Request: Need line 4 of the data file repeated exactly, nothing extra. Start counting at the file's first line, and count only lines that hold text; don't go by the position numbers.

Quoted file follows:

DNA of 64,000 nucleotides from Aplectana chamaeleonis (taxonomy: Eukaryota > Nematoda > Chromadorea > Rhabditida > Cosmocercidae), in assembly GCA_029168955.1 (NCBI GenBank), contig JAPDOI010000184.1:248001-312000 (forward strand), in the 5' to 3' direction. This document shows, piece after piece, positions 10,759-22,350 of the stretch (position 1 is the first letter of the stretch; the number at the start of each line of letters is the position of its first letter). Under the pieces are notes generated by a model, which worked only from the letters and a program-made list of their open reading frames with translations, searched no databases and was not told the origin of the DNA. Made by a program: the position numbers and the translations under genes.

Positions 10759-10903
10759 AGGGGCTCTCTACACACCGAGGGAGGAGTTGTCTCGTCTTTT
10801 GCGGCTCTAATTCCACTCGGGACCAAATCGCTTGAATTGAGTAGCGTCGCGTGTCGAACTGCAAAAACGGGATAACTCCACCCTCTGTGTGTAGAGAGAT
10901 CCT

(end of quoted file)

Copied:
10801 GCGGCTCTAATTCCACTCGGGACCAAATCGCTTGAATTGAGTAGCGTCGCGTGTCGAACTGCAAAAACGGGATAACTCCACCCTCTGTGTGTAGAGAGAT